A definition I have always thought particularly apt is “a leader is someone who would tell you to go to hell and you would actually look forward to the journey.”
Leadership is the ability to step-up, inspire and motivate others towards a common goal. This does not need to be a tilted position, because very often, real leaders don’t have titles.
Maria: Powerful. A quick time travel trivia for you - If you had a time capsule and you could go back to the beginning of your leadership journey, what would you tell yourself, and why did you need to hear that at the time?
Ore: I would tell myself to identify and embrace my own unique style of leadership. From the books and films I watched growing-up and from the people I observed in society who were described as leaders, leaders were usually men. If they weren’t men, they were almost always authoritarian, hardly smiling and frequently shouting at or instilling fear in their subordinates. In the books in particular, leaders were capable of double-crossing their opponents and causing a lot of pain and it didn’t matter to them, as long as they got their way.
I knew I wasn’t that kind of person, but even tried to be that serious, unsmiling leader for a while. However it was not natural to me and really quite stressful. As I learned more about leadership, I realized that there are different types of leaders. And sometimes, different circumstances call for different types of leaders.
But at the end of the day, I started to realize that I did not need to conform to a popular notion of who a leader is. Had I been aware of this, I would have acknowledged my own style and instead worked to develop it.
I would tell myself to identify and embrace my own unique style of leadership.
Maria Ro: Doing what works for you is so important on the journey of leadership, and i just want to say i've seen your authenticity shine through what you do, as a leader, as a woman. Tell us, how do you handle other people’s biases on you, as a woman in authority? What is your go-to response to those awkward situations when people might downplay your authority or competency just because you’re a woman?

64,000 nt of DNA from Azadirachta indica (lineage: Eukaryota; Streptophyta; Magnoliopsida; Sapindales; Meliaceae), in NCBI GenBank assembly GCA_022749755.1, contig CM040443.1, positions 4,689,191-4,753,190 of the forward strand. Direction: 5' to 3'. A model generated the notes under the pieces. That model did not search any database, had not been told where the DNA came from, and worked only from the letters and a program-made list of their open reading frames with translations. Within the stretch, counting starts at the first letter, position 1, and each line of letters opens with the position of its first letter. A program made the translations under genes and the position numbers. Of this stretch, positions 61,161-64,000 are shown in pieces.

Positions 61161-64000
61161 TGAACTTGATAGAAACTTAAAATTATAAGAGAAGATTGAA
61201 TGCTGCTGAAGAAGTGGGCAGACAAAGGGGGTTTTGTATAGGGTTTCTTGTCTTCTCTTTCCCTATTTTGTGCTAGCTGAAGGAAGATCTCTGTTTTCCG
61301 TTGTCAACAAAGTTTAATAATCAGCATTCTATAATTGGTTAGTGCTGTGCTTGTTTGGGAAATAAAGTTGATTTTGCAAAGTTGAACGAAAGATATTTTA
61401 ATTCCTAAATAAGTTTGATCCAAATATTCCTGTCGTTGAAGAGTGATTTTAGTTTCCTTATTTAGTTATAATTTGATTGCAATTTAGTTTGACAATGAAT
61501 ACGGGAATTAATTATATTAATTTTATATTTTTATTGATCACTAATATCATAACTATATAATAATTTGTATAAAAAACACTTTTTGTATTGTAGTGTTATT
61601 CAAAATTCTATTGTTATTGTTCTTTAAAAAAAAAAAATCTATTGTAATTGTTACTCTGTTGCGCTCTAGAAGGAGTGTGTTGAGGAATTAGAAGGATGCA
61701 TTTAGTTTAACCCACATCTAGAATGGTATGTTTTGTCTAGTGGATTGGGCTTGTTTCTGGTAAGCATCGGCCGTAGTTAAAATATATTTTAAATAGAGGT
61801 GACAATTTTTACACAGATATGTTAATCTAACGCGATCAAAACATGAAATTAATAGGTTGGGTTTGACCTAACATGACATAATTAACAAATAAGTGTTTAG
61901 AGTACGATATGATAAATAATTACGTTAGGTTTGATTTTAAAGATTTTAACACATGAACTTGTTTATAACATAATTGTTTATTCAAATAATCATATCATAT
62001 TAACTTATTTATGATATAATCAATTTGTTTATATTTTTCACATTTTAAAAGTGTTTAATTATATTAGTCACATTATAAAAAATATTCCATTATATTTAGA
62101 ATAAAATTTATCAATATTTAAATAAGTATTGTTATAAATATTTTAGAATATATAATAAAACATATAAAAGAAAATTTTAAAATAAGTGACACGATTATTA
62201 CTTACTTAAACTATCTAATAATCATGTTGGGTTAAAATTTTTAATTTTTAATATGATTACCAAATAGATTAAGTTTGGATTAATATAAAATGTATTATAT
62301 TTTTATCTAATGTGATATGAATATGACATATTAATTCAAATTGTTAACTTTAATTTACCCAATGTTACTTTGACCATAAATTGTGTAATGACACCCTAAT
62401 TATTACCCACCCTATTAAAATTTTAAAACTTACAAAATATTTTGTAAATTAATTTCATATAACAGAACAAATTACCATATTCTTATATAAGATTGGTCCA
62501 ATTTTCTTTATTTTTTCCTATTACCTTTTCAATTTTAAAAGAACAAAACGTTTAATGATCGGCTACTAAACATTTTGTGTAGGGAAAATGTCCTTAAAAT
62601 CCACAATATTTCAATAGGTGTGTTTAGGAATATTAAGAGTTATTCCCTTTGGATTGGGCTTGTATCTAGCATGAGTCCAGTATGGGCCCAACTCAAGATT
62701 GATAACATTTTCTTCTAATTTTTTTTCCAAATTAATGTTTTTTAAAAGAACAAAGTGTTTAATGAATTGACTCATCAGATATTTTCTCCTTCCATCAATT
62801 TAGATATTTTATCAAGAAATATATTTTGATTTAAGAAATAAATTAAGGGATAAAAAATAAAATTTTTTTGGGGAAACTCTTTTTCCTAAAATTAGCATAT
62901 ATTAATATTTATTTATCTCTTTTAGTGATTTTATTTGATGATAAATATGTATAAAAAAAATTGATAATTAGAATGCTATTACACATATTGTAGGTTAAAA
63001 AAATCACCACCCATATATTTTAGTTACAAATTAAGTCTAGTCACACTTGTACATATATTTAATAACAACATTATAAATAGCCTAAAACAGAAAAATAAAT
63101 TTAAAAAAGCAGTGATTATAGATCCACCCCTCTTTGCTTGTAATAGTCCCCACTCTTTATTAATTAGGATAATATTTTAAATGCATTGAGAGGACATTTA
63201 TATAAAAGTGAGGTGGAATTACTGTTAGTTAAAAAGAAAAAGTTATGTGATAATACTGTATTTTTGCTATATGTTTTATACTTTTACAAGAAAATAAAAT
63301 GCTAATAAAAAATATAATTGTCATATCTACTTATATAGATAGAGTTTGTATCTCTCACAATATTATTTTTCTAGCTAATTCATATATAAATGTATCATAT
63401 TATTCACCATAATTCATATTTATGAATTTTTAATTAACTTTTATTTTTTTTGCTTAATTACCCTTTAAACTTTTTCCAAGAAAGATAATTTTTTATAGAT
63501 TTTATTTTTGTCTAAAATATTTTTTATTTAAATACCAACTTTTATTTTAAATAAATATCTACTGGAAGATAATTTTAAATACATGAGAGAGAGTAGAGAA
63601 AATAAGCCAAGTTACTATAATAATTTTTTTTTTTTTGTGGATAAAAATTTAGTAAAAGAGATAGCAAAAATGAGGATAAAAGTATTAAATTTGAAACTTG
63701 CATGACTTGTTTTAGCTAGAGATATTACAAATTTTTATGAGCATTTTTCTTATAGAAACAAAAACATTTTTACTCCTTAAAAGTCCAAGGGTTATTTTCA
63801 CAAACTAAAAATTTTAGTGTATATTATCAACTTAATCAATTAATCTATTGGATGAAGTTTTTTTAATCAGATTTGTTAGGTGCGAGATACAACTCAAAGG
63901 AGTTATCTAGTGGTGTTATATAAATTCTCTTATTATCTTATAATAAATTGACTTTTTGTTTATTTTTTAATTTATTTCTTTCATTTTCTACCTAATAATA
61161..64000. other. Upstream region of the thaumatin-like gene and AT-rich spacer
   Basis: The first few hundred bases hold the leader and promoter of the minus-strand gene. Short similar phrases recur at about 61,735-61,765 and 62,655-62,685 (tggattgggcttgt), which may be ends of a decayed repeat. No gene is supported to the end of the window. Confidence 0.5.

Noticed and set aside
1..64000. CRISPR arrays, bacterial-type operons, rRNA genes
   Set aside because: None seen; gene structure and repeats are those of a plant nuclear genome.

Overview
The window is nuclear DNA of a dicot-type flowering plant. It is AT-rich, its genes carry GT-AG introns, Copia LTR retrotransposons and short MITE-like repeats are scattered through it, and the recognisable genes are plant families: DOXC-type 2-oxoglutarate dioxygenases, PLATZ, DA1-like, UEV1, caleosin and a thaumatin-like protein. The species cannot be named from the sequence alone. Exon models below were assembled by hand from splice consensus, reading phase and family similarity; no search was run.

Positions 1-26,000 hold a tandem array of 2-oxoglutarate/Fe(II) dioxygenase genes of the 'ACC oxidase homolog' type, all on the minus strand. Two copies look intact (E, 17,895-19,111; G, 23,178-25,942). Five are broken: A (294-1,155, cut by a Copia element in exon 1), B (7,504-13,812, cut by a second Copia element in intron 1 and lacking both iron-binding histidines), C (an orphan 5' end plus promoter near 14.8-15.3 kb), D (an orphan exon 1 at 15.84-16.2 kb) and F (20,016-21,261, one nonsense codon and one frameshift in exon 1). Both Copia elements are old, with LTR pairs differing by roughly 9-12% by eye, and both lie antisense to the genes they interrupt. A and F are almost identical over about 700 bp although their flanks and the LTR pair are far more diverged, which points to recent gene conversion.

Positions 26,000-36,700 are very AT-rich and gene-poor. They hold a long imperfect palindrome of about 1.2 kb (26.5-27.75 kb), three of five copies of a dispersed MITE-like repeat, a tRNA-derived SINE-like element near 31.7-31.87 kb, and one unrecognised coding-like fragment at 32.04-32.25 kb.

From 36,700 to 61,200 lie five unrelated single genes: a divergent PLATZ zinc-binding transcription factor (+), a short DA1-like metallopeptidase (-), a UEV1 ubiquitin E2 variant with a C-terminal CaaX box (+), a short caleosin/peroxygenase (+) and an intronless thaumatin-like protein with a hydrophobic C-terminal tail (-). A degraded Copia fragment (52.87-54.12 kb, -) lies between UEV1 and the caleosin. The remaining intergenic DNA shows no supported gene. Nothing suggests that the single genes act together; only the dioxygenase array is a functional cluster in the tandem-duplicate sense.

Ore: There might have been a time that those biases might have bothered me, but not any longer. I have realized that other people’s biases speak more about them and it does about me. We are all shaped to an extent to what we have been exposed to and experiences we have had. And perhaps they had toxic images of women passed on them.
Either way, I don’t make it my problem. I really don’t try to educate everyone either, because not everyone wants to be enlightened.
Instead, I focus on bringing my A-game to any situation I am in. In many cases, competency speaks louder than anything else.
I have realized that other people’s biases speak more about them and it does about me.
Maria: Love that response. Graceful! So, for that African Woman on her leadership journey, who is ambitious and hungry for impact, struggles with believing that these big goals are possible, what do you say to her?
Ore: I would say that small drops make a mighty ocean. So try not to get impatient to have the big impact today, but recognize that leadership and achieving big goals is an ongoing journey.
It is very useful to learn from those who have gone before. You learn about how to become a more effective leader and communicator, you learn about pitfalls to avoid, you learn different ways of handling difficult situations. So, you can either identify the person in real life or read about them. I also listen to a lot of podcasts with interviews with pioneers in different fields.
This also helps, like it did for me, to identify different leadership styles and start to figure out what type of leader I wanted to be.
So try not to get impatient to have the big impact today, but recognize that leadership and achieving big goals is an ongoing journey.
Maria: You're absolutely right! Building proficiency takes time, and it is so important as a leader. You have to know your onions. We have young leaders, who want to build competencies, perhaps in technology or a vocation. How does one go from novice to expert. How have you done it, and what will you advise anyone looking to build skills in an area of passion, while they are still beginners?
Ore: Even experts are always looking to become even more so. But start from a topic you are interested in and start to learn all you can about it. Thankfully, today we have so many options for learning from books, magazines, websites, online communities, podcasts and YouTube shows. Attending workshops, training, conferences and meet-ups are great too, to get connected to people who can help you along your journey.
With the lockdown, the physical events aren’t feasible but there is so much available online, including free and paid-for training. You might speak with a leader in your field and ask about the key things you need to know to advance as a leader in your field and pay attention to what they say.
However, the bodies of knowledge in different fields are constantly evolving, so just try to learn about the newest developments in your sector and I would say online communities, subject-specific websites and podcasts are one of the best ways to do that.
But start from a topic you are interested in and start to learn all you can about it.